* Caron Lindsay is Editor of Liberal Democrat Voice and blogs at Caron's Musings

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  • Bang on Caron. It is right to be emotional about this. My daughter spent her 18th birthday in our flat (no outside space) cooped up with us. The “party” was a birthday banner on the balcony and a chocolate cake bought online. She couldn’t even go to her favourite cafe down the road.

    My lovely neighbour who had given birth hours before stood on the balcony to our flats, socially distanced, and propped up the newborn so we could have a peak. I didn’t invite them in.

    January 29th Hampshire police stopped us in our local park to check it was our only outing of the day (it was). Torches. Shouting “Stop Police” the full works. Absurd.

    Welcome to our world Boris. No wonder we are angry.

  • Neil James Sandison 12th Jan '22 - 10:36am

    There seems to be one common theme that runs through all of these parties and gatherings and that common factor is drink . Lets ask the question .Does Boris Johnson have a drink problem should he resign so that he can get treatment for his alcohol problem and perhaps return to public life when he on the wagon and sober .

  • Spot on! Well said!

    I’m not sure what’s worse, the parties or the belief that they could/can get away with this.

  • Mick Taylor 12th Jan '22 - 7:55pm

    Sober or not Johnson is not fit to lead our country. No more lies or excuses. He must go now

  • Matt Haines 13th Jan '22 - 9:24am

    I have to agree with Martin.

    May drew a line under the Cameron years, then Johnson drew a line under the May years. The electorate were so convinced that a new leader was such a break from the previous leader, they even managed to run a GE election campaign with slogans around us all “deserving better” and still won a majority.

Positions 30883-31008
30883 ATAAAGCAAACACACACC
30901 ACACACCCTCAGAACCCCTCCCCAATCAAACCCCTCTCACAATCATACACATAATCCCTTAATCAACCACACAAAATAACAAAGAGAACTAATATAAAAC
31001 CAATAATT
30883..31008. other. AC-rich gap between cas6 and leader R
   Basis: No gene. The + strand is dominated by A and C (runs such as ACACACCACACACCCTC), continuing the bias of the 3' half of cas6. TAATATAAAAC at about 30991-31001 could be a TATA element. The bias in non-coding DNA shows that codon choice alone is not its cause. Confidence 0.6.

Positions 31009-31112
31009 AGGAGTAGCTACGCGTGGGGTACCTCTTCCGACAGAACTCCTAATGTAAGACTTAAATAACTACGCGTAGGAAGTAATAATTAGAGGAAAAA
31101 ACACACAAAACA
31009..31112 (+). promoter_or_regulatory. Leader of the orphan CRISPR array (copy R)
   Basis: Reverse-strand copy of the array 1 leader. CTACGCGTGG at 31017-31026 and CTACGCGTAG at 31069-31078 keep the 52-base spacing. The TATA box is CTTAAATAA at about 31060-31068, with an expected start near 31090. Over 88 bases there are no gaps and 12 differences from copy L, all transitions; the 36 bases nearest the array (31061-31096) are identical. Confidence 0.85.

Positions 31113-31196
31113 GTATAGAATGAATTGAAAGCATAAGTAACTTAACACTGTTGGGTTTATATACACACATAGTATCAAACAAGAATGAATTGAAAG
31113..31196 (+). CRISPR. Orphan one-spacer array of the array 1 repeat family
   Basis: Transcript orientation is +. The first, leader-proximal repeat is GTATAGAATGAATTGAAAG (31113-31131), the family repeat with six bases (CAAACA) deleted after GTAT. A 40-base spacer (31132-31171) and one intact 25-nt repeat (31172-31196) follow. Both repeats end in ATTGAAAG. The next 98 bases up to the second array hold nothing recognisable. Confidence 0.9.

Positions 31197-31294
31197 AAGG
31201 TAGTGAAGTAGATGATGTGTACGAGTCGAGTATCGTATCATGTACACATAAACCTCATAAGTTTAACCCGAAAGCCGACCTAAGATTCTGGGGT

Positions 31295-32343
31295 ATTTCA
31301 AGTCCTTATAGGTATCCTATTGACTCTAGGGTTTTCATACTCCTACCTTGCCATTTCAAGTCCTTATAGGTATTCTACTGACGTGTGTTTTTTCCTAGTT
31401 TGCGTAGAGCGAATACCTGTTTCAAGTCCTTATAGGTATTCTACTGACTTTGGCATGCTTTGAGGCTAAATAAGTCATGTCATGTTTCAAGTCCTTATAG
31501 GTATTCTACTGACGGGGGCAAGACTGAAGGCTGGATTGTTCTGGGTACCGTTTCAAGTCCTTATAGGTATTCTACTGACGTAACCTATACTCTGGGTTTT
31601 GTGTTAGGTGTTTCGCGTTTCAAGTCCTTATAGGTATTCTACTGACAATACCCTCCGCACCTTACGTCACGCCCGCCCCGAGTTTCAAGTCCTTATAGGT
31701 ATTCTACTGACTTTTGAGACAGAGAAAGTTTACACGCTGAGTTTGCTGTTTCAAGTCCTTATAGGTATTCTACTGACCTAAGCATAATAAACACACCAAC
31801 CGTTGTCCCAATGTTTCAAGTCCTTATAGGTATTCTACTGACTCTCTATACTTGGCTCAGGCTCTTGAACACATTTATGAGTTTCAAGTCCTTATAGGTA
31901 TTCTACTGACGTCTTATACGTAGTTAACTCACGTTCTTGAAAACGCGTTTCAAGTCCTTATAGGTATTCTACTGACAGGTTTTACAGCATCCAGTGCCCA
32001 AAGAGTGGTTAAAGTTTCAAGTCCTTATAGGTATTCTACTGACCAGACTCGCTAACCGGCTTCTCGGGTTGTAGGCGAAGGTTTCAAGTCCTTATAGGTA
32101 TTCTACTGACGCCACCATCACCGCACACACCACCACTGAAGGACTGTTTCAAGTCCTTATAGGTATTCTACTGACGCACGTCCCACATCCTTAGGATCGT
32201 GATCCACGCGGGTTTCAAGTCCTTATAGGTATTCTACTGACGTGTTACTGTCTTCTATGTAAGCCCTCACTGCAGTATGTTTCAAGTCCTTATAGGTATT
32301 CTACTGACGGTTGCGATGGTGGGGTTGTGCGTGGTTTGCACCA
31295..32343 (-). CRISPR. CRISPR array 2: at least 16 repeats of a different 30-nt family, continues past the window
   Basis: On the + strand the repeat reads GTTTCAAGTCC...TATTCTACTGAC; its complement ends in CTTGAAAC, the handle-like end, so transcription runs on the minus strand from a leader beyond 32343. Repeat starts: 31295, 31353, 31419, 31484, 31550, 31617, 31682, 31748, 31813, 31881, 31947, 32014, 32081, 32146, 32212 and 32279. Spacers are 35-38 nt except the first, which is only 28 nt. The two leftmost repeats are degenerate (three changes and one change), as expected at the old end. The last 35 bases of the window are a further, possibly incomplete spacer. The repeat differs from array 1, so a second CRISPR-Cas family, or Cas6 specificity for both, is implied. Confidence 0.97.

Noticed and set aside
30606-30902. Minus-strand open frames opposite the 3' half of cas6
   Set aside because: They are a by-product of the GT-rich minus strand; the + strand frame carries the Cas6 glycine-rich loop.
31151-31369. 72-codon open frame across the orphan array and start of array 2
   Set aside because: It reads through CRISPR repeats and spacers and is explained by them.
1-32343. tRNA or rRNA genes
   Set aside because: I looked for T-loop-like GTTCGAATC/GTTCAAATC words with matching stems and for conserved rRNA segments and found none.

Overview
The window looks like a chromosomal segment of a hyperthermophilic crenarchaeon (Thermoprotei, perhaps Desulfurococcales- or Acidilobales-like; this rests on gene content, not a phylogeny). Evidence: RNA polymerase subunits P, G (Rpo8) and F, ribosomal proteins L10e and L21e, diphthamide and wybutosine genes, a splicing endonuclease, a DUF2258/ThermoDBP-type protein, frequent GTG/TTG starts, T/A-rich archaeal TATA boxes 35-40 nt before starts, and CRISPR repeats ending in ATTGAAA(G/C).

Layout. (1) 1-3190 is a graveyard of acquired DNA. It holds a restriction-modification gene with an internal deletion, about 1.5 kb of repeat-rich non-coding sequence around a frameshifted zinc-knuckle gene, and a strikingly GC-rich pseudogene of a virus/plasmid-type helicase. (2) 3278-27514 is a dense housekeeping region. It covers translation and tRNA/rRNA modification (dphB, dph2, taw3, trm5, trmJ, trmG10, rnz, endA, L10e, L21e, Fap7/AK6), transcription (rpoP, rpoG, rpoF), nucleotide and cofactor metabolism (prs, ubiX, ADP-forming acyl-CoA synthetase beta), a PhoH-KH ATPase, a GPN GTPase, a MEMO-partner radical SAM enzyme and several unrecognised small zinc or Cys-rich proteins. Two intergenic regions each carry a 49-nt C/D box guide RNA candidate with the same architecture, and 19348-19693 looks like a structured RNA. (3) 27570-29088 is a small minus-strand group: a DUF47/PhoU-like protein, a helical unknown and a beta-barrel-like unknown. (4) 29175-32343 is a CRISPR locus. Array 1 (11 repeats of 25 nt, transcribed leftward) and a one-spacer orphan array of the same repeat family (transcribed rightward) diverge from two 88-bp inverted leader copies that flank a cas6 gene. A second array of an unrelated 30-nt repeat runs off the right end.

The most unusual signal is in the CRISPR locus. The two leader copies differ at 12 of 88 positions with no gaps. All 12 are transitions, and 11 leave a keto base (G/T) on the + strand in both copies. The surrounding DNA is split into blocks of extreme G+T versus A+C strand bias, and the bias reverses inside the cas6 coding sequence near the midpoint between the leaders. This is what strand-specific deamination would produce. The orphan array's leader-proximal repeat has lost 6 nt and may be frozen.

Any new leader will certainly put the blame solely on Johnson himself, rather than the rotten Tory party culture, and present themselves as yet another new beginning. The electorate will fall for it… Again.

    I disagree they will call an early GE as they will be wary of May’s mistake. But they will certainly head into the GE in a strong position under a new leader.

    Unfortunately, for the greater good of removing Tories from power, Johnson has to stay.

  • I couldn’t agree less. The rich and powerful have always felt entitled, and the garden parties are simply more of the same. Regarding the tragic stories of those who died or were otherwise deeply affected by Covid, I do sympathise, but I don’t see the connection with what happened in Downing Street. If those parties had not taken place, would anyone’s tragedy have been any the less?
    What are we really saying here? Do we think being rich and powerful shouldn’t come with some privileges? If it didn’t, what would be point of being rich and powerful?

  • In the wake of ‘partygate’ the usual suspects have gone, at least in public, to “Save Our Boris” overdrive..
    Watching Rees-Mogg last night calling the Leader of Scotland’d Tories a ‘lightweight’ reminded me of the old adage of throwing passengers out of the sleigh.. The lack of respect from Westminster will be manna, if any more were needed, to the SNP cause..

  • Well said, Ian Shires! It’s all very well, our bleating with the flock, I’ve been doing it myself. And indeed, our shepherd proves a fathead, as we’ve all been proclaiming for some months, and by many longer. But your brief summary of how the Conservatives have become more and more irrational, short-termist, and greedy, to the detriment of almost all of us will, I hope, quell our joyful clamour, and turn now to looking ahead, not merely to an early General Election, but in particular to one one in which all decent parties unite at the very least least in urging PR, and the strategy to get there.